Nor do we believe that the diversified array of non-Communist oppositionists outside the government could initiate or lead a successful coup. These oppositionists have consistently demonstrated their inability to unite under a common cause or leader. Many of them are opportunists whose political views range from neutralism to possible pro-Communist sympathies and who have little support outside their immediate personal following. However, some appear more responsible, have contacts within the government, and might be acceptable as participants although not necessarily as leaders in a revolt, particularly if they had gained support within Buddhist circles.

We believe that the most likely revolt, however staged, would be non-Communist and fully committed to the counterinsurgency effort, have appreciable support within the government, and include middle and top echelon military and civil officials. Nevertheless, we do not feel that a major polarization of the South Vietnamese military and civilian leadership into active coup and anti-coup groups will necessarily occur. While most of them would probably favor the coup, if it is clearly anti-Communist, many might still hesitate to commit themselves actively at the outset and would give their tacit or active support to whatever side appeared to have the best chance of winning. However, we believe that this would tend to work to the advantage of the coup leaders. Under these circumstances, the revolt would have a fair-to-good chance of succeeding.

We do not believe that Diem and his family are prepared to capitulate without a fight, but we see it as equally unlikely that they would be permitted any alternative other than to resign or face death. The removal of the Diem family would probably precipitate a power struggle within the government, but ultimately would tend to strengthen the role of the military. It is not impossible that Diem’s successor could come from outside the ranks of the present government. A government led by a military junta or by Vice President [Page 408] Nguyen Ngoc Tho is more likely, however, with the army, in the latter case, playing a major if not predominant role behind the scenes. On the one hand, the military might conclude that a military-led government would be better able to maintain national unity and internal political cohesion and, more importantly, to conduct a determined and effective campaign against the Viet Cong. On the other hand, they might conclude that Tho would share their views on the manner of conducting the fight against the Viet Cong and that his constitutional succession would legitimize the change in government and possibly avert a serious power struggle. The possibility for successful cooperation between Tho and military leaders is good; he is apparently on cordial terms with a number of them, and is also competent and widely respected in and outside the government.

The sudden removal of South Vietnam’s authoritarian and long-established regime, whatever the character of the successor government, would pose real dangers of major internal upheaval and a serious slackening of the military effort against the Viet Cong. Certainly it is open to question whether any successor to Diem could, on the one hand, provide the same firm anti-Communist leadership, or on the, other, assure a more efficient and less authoritarian administration. Nevertheless, there is a reasonably large pool of untapped or ineffectively used but experienced and trained manpower not only within the military and civilian sectors of the present government but also, to some extent outside, that, given the opportunity and continued support from the United States, could provide reasonably effective leadership for the government and the war effort and make possible broader participation in the administration.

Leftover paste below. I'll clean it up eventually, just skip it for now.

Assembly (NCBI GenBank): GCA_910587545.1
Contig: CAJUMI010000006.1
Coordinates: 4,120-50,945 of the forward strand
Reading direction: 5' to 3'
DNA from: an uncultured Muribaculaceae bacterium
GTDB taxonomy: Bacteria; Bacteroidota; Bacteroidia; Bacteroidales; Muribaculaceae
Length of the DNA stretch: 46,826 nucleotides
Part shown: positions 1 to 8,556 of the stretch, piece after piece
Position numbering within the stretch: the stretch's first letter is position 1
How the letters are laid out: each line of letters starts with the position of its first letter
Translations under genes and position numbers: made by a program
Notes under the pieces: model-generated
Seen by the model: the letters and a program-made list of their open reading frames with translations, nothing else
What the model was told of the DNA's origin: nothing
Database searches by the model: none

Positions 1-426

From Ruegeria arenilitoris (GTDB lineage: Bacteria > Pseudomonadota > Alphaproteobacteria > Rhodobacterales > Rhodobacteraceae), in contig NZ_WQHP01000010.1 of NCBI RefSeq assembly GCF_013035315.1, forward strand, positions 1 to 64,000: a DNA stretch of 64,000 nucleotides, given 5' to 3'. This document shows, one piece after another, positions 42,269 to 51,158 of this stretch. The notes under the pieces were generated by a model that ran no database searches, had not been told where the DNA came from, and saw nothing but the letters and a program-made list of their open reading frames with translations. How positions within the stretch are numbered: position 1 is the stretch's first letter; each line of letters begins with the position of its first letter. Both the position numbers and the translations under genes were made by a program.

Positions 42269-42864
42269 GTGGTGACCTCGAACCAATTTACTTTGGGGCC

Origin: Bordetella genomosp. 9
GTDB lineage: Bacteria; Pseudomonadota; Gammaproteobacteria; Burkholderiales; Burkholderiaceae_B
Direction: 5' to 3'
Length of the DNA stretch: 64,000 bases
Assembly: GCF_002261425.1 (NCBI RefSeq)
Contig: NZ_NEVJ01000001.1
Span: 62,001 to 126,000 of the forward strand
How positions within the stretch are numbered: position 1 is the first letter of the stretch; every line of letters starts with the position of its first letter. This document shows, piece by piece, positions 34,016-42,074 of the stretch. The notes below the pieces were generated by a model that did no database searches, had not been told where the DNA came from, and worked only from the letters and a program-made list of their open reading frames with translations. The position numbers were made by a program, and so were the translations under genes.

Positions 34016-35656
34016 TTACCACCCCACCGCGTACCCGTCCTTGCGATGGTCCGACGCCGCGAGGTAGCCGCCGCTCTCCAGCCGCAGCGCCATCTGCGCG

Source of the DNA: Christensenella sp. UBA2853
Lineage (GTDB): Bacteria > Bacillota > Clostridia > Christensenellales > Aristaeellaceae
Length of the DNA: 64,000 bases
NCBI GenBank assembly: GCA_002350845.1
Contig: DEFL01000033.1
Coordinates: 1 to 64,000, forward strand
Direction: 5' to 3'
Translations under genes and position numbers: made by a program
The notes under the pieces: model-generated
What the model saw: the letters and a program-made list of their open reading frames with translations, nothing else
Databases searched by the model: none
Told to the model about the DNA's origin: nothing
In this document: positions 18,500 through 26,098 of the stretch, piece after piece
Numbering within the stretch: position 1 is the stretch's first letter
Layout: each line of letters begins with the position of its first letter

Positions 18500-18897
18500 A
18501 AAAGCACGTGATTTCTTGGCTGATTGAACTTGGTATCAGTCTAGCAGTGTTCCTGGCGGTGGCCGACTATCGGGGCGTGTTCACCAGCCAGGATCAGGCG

Implications for the United States

The public reaction of the United States might well determine the failure or success of any armed revolt against Diem. Diem will almost certainly expect quick, publicly expressed, and strong support and would feel that he no longer had United States confidence if such support were not forthcoming. Indeed, he might immediately leap to the conclusion that the United States had inspired the action or was actively assisting the rebels. Under these circumstances, if Diem were able to defeat the rebels, the United States would meet with increased difficulty in efforts to guide and influence Diem’s policies. Even should the United States publicly come to Diem’s support in return for commitments on his part with respect to his future activities, these commitments might not be fulfilled were Diem to succeed in putting down the revolt. A victory in these circumstances would greatly reinforce Diem’s view that he is indispensable, that he knows best what the situation requires, and that he cannot trust anyone outside his immediate family.

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The rebels and the fence sitters too would be looking for some indication of the United States position. Our silence over any period or indications that we regarded the revolt as an internal problem which we hoped to see quickly resolved would probably be taken as support for the rebels. This, or any other evidence that the United States was not supporting Diem, would probably inspire broader participation in the rebel effort, and if it were successful, enable the United States to influence the formation and policies of the successor government. On the other hand, obvious United States support for the Diem government would tend to deter participation in the rebel effort. If nevertheless the rebel effort were successful we could anticipate considerable hostility toward the United States in the new administration.

  1. Source: Department of State,S/P Files: Lot 70 D 199, Vietnam 1963. Secret; No Foreign Dissem; Limit Distribution. A note on another copy of this memorandum indicates that it was placed in the President’s weekend reading file. (Kennedy Library, National Security Files, Vietnam Country Series, 6/63)